The Persistence of In?ation Versus that of Real Marginal Cost
in the New Keynesian Model
Julio J. Rotemberg?
This note provides an example where the New Keynesian Phillips Curve leads in?ation to
be substantially more persistent than the output gap.
Keywords: In?ation persistence, Phillips curve, New Keynesian Model
As shown by Roberts (1995), several models including Rotemberg (1982) and Calvo
(1983) lead to a ”New Keynesian” Phillips Curve (NKPC) in which current in?ation is related
to the expectation of future in?ation and the current gap between the price charged by the
typical ?rm and the price level that would prevail if they could all charge their preferred
price. It has been suggested (Fuhrer and Moore 1995, Fuhrer 2005) that the NKPC makes
it di?cult for in?ation to be more persistent than the ”output gap” in those cases where
this output gap is perfectly correlated with the gap between the price that ?rms want to
charge and the price that they do charge. This note provides a simple example where the
persistence of in?ation is considerably larger with the hope that this example will help clarify
the qualitative features of this model.
The NKPC is given by
?t = ?mt + ?Et?t+1,
where Et takes expectations conditional on information available at t, ?t is the in?ation at
t, mt is the gap between the price ?rms would like to charge at t and the price they actually
charge while ? and ? are parameters. Because ? is a discount rate, it is very near though
slightly below one. The variable mt is often referred to as the output gap because output is
higher than ?rms wish it to be when the price they charge is below the one they prefer, i.e.,
?Professor of Business Administration, Harvard Business School, email@example.com.
when mt is positive. In the case where ?rms seek a constant markup over their marginal
cost, it equals (up to constant) the log of their real marginal cost.
Consider ?rst the case where mt follows an AR(1) as in Fuhrer (2005) so that
mt = ?mt?1 + t,
where t is i.i.d. In?ation must then satisfy
1 ? ?? t.
This solution can be veri?ed by noting that (2) implies that
1 ? ?? t,
so that ?t ? ?Et?t+1 equals ?mt and (1) is satis?ed.
In?ation thus follows the same ?rst order AR process as m and the persistence of the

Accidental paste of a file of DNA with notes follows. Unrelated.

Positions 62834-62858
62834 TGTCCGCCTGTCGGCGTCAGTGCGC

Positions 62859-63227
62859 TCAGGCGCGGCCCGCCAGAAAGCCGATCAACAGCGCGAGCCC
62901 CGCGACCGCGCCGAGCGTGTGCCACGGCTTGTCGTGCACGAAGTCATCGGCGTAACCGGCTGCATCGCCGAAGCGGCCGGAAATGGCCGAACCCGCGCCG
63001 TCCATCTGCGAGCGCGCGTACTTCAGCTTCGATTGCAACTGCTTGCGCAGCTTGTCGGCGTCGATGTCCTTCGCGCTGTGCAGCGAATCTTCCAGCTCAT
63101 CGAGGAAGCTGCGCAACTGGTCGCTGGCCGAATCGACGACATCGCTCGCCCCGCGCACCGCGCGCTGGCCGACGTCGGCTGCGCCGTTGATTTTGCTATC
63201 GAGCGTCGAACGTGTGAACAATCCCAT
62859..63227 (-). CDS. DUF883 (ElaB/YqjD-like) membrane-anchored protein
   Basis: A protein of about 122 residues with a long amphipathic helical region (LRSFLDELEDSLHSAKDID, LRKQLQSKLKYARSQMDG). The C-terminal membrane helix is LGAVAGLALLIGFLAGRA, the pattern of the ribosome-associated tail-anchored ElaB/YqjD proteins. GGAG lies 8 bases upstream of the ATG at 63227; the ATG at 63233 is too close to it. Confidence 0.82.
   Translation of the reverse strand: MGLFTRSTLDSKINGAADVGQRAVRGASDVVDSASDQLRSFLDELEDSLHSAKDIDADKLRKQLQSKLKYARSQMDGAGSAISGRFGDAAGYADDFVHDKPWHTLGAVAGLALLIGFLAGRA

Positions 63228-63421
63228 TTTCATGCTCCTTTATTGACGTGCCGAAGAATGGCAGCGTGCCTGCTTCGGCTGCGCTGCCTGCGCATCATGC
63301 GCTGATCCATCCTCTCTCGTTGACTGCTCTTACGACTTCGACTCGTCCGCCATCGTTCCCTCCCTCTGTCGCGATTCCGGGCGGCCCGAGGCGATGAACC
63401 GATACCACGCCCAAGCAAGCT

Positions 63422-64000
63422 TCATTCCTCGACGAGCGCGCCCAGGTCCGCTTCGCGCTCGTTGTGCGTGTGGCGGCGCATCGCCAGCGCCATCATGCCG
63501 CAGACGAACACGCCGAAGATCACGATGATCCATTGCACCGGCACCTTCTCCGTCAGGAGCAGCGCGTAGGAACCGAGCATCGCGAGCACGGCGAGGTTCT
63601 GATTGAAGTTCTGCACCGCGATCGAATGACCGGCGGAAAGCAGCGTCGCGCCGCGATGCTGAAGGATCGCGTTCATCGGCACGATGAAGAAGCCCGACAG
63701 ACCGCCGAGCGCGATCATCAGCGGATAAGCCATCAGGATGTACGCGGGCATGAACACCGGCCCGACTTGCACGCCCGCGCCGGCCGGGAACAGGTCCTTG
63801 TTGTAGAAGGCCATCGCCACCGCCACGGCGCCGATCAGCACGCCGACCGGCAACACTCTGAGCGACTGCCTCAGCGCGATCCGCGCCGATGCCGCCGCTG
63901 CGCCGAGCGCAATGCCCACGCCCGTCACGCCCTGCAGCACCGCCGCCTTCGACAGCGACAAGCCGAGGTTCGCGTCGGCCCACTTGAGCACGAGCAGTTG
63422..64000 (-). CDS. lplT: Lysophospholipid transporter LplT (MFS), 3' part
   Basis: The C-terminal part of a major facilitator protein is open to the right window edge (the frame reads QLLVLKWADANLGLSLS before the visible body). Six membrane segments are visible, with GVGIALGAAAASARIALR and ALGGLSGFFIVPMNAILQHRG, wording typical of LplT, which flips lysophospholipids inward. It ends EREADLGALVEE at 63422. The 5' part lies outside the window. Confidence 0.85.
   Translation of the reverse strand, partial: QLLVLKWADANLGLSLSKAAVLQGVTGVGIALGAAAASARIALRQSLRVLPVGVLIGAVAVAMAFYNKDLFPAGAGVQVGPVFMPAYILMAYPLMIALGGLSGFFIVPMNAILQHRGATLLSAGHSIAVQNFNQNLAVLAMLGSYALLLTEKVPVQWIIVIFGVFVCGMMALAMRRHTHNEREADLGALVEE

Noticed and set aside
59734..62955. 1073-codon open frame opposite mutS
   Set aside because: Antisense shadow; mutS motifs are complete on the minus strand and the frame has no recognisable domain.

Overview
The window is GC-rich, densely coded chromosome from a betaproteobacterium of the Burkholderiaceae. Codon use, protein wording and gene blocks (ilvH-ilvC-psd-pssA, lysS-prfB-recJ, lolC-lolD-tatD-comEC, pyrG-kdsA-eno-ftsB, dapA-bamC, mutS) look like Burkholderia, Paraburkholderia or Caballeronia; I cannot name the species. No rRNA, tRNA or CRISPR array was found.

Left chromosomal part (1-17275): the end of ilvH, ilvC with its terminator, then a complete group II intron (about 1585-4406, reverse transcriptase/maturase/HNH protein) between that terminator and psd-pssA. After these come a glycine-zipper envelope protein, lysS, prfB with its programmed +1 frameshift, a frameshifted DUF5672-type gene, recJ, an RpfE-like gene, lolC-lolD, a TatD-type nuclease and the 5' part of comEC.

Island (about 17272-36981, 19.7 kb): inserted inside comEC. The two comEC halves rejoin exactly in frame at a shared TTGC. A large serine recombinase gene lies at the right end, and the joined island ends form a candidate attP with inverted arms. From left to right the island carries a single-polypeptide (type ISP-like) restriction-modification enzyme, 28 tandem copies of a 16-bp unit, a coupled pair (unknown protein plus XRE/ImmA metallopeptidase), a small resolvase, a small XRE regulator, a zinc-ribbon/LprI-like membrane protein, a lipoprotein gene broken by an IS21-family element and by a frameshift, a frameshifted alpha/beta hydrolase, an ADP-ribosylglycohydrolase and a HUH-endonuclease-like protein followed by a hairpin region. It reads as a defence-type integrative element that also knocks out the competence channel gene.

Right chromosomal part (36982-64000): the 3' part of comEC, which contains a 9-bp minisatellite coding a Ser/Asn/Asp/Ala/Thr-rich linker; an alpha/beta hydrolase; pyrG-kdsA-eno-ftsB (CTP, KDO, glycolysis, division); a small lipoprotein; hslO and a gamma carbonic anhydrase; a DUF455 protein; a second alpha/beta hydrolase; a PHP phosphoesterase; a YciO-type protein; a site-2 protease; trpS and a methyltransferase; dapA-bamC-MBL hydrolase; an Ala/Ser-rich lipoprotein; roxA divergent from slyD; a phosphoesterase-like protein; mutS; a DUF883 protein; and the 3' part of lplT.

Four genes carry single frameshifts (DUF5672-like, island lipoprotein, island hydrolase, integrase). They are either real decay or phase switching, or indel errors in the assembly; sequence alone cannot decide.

two variables is the same. However, this result is not robust. Suppose that mt is the sum of
mt = mP + mC,
both of which follow AR(1) processes
mi = ?
i = P, C
where i is i.i.d., i is uncorrelated with j at all leads and lags and the variance of i is ?2.
The covariance of mt and mt?j is then equal to
1 ? ?2
The solution for in?ation is now
1 ? ??
and this solution can be veri?ed as above by taking the expectation at t of in?ation at t + 1.
The coe?cient on mi in (5) is larger when ?/(1 ? ??
i) is larger, i.e., when ?i (which can
only take values between 0 and 1) is larger. The economic logic for this can be seen in (1).
If in?ation is very persistent (so that Et?t+1 is close to ?t, one will have relatively large
movements in ? for a given movement in m. This means that a given movement in m is
associated with a larger change in in?ation if this movement in m (and thus in ?) is very
The autocovariance of in?ation is thus
(1 ? ??
i)2(1 ? ?2
This implies that, relative to its e?ect on the autocovariance of output, the autocovariance
of in?ation is more a?ected by the i whose ?i is larger. This means that the i which has a
more persistent e?ect on output tends to have larger e?ects on the autocovariance of in?ation
so that in?ation tends to become more persistent than output.
Numerically, this e?ect can be quite strong. Suppose that ? = .99, ?C = .7 and ?P = .99
so that this latter component is very persistent. Suppose also that ?2 /?2 = .05(1??2 )/(1?
?2 ) so that the e?ect of the persistent component on the variance of output equals only .05
times the e?ect of the “cyclical” component C. Nonetheless these parameters imply that
the e?ect of this persistent component on the variance of in?ation is 39 times larger than
the e?ect of the cyclical component on this variance. The result is a substantial di?erence
between the persistence of in?ation and that of output. The correlation between output at
t and output 8 quarters earlier is only .1 while the correlation of in?ation at t and in?ation
at t ? 8 is .86.
Calvo, Guillermo A. (1983) “Staggered Contracts in a Utility Maximizing Framework.” Jour-
nal of Monetary Economics, 12, 383-98.
Fuhrer, Je?rey C. and George R. Moore. (1995) “ In?ation Persistence.” Quarterly Journal
of Economics, 110, 127-59.
Fuhrer, Je?rey C. (2005) “Intrinsic and Inherited In?ation Persistence.” Federal Reserve
Bank of Boston Working Paper 05-8.
Roberts, John M. (1995) “New Keynesian Economics and the Phillips Curve.” Journal of
Money, Credit and Banking, 27, 975-84.
Rotemberg, Julio J. (1982) “Monopolistic Price Adjustment and Aggregate Output.” Review
of Economic Studies, 49, 517-531.